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[cham-fer] /ˈtʃæm fər/
a cut that is made in wood or some other material, usually at a 45° angle to the adjacent principal faces.
Compare bevel.
verb (used with object)
to make a chamfer on or in.
Origin of chamfer
1595-1605; back formation from chamfering (taken as chamfer + -ing1) < Middle French chamfrein, variant of chanfreint beveled edge, orig. past participle of chanfraindre to bevel, equivalent to chant edge (< Latin canthus; see cant2) + fraindre to break < Latin frangere; see frangible
Related forms
chamferer, noun
unchamfered, adjective Unabridged
Based on the Random House Dictionary, © Random House, Inc. 2018.
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British Dictionary definitions for chamfer


a narrow flat surface at the corner of a beam, post, etc, esp one at an angle of 45° Compare bevel (sense 1)
verb (transitive)
to cut such a surface on (a beam, etc)
another word for chase2 (sense 4)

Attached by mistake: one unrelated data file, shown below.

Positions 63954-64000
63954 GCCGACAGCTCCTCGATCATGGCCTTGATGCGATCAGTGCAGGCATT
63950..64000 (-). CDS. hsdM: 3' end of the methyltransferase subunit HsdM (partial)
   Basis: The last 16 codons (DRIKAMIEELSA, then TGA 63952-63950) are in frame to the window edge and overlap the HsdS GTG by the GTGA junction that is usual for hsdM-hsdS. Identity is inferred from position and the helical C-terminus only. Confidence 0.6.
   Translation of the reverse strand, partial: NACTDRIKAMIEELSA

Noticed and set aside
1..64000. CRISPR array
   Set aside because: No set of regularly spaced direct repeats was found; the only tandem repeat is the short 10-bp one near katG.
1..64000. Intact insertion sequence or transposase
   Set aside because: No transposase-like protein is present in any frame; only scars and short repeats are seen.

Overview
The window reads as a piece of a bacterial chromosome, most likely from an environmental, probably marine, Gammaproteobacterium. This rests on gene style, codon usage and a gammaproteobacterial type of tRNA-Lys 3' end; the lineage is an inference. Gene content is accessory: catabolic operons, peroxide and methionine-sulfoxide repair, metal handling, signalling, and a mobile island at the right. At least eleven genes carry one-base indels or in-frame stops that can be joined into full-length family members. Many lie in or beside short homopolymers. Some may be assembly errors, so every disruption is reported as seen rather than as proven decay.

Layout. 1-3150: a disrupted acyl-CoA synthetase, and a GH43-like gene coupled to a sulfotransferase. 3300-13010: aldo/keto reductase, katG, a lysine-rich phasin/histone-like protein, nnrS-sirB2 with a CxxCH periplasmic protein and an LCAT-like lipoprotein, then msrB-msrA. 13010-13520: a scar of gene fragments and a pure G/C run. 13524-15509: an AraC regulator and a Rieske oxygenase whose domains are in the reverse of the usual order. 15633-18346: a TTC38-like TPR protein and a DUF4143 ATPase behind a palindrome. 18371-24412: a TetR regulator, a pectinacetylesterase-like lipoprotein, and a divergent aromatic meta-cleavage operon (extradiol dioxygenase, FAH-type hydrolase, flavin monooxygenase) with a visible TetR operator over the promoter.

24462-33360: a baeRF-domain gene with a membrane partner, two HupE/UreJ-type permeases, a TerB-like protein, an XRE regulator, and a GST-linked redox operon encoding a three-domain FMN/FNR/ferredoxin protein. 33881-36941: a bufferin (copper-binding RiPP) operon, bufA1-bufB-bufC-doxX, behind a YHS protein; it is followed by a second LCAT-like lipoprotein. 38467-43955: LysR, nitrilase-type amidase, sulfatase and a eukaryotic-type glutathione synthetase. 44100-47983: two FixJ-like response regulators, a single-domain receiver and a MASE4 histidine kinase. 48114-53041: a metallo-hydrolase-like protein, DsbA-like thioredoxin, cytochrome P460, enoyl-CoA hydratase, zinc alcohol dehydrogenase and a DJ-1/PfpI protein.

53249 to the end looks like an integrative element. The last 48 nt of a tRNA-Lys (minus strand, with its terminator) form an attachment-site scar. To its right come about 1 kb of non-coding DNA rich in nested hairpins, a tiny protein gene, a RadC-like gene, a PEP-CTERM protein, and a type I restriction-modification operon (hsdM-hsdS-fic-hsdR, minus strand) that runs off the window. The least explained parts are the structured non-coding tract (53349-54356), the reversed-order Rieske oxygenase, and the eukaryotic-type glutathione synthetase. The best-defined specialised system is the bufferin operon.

Derived Forms
chamferer, noun
Word Origin
C16: back formation from chamfering,from Old French chamfrein, from chant edge (see cant²) + fraindre to break, from Latin frangere
Collins English Dictionary - Complete & Unabridged 2012 Digital Edition
© William Collins Sons & Co. Ltd. 1979, 1986 © HarperCollins
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Word Origin and History for chamfer

c.1600, "small groove cut in wood or stone," from Middle French chanfraindre (15c., Modern French chanfreiner), past participle of chanfraint. The second element seems to be from Latin frangere "to break" (see fraction); perhaps the whole word is cantum frangere "to break the edge." Meaning "bevelled surface of a square edge or corner" is attested from c.1840, of uncertain connection to the other sense.

Online Etymology Dictionary, © 2010 Douglas Harper
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